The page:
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Mass. Governor Proposes Hydropower Imports to ‘Stabilize’ Electricity Rates

July 15, 2015 By Cheryl Kaften

Massachusetts Governor Charlie Baker is proposing to gather a coalition of neighboring states to import cost-effective, carbon-reducing Canadian hydropower – all in an effort, he said on July 9, to “stabilize New England’s electricity rates while meeting the Commonwealth’s Global Warming Solutions Act (GWSA) goals.”

With legislation introduced last week in the State Senate called “An Act Relative to Energy Sector Compliance with the Global Warming Solutions Act,” the new governor announced that he would require Massachusetts utilities to, “jointly, and competitively, solicit long-term contracts for clean energy generation resources and associated transmission together with the Department of Energy Resources.”

Specifically, the legislation is intended to ensure that about 1,200 MWs of hydroelectric power is delivered to Massachusetts, so that the Commonwealth can meet the greenhouse gas emissions goals – a reduction of 25 percent below 1990 levels by 2020, and a reduction of 80 percent below 1990 levels by 2050 – that are a pivotal part of the GWSA, passed in 2008.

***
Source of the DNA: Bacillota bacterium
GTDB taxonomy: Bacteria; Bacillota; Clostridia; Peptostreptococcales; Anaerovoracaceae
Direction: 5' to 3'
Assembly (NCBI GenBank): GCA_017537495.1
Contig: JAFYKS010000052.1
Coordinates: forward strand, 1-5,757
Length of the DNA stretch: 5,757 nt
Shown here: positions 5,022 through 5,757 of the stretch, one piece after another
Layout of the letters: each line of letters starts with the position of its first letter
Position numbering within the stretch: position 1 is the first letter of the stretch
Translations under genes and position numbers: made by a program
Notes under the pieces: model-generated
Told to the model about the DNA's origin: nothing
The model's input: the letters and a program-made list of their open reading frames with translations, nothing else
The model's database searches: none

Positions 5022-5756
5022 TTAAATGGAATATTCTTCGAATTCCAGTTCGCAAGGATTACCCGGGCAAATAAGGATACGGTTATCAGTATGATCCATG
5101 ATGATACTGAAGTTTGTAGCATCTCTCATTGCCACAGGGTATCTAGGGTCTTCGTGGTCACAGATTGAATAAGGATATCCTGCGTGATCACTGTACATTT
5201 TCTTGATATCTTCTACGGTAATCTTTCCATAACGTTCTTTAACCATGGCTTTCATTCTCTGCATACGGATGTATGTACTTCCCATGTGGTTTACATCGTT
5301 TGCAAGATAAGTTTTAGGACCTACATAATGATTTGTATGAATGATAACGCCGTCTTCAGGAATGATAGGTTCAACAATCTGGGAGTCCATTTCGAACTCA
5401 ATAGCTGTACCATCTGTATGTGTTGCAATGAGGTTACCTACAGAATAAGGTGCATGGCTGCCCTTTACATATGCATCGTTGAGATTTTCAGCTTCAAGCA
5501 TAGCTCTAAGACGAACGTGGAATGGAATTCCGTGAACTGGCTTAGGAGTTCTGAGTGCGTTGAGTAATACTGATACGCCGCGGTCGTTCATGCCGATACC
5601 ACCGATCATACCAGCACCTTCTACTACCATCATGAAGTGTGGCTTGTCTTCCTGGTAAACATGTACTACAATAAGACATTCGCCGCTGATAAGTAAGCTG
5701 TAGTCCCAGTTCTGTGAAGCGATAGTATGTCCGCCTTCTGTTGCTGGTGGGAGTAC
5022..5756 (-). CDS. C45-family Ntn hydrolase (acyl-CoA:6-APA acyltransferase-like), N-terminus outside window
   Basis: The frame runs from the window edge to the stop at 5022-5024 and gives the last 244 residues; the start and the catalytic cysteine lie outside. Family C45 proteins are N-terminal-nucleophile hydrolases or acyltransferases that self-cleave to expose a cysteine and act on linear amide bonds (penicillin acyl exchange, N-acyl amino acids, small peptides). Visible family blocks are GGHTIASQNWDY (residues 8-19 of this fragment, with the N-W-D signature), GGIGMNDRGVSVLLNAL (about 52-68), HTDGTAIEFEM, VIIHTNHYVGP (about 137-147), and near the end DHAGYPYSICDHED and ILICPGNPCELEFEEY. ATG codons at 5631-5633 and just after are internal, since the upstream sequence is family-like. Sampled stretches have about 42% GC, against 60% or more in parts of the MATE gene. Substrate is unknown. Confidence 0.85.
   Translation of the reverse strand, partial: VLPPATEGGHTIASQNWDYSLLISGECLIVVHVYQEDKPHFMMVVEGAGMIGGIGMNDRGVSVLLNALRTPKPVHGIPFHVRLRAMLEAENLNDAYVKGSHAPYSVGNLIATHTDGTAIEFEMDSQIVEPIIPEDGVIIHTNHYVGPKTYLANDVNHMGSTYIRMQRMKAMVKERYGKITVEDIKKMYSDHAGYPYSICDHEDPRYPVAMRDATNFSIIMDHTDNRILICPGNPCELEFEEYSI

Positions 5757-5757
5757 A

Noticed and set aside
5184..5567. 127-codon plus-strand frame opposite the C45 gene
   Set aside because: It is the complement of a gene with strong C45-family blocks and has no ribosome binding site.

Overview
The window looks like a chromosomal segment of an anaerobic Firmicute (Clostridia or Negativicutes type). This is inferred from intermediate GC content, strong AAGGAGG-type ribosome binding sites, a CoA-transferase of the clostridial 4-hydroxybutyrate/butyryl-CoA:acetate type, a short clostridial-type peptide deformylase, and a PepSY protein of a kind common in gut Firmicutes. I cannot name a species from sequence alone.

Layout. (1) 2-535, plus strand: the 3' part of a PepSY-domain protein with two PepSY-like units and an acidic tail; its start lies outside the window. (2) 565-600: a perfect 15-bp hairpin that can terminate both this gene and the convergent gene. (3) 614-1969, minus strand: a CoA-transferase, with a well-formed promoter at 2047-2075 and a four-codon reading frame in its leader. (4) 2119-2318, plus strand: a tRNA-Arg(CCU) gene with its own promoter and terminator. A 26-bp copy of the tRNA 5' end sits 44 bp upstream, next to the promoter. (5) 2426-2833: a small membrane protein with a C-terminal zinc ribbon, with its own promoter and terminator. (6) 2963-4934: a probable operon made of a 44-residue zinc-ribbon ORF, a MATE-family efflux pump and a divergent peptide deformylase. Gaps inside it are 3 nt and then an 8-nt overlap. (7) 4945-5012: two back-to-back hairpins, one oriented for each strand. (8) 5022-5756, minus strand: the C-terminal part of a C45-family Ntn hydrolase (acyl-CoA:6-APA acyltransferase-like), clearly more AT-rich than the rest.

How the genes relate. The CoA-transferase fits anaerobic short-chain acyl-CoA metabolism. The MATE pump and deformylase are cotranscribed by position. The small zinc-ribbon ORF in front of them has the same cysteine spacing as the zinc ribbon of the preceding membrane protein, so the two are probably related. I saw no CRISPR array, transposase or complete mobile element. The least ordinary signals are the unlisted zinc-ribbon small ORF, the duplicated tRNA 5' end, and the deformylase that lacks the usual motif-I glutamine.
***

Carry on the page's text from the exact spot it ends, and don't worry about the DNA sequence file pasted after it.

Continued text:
“Although electric distribution companies can procure hydroelectric power under existing law, they have not done so yet, and it is highly unlikely that they will absent legislation authorizing long-term contracts,” Baker said.

The legislation also would authorize and encourage regional collaboration. Connecticut and Rhode Island currently have explicit statutory authority for utility companies to enter into these sorts of long-term contracts, Governor Baker pointed out. “This legislation will bring Massachusetts in line with our neighbors, and enable us to work together to diversify our energy generation mix—in both Massachusetts and New England as a whole—in a cost-effective manner.”

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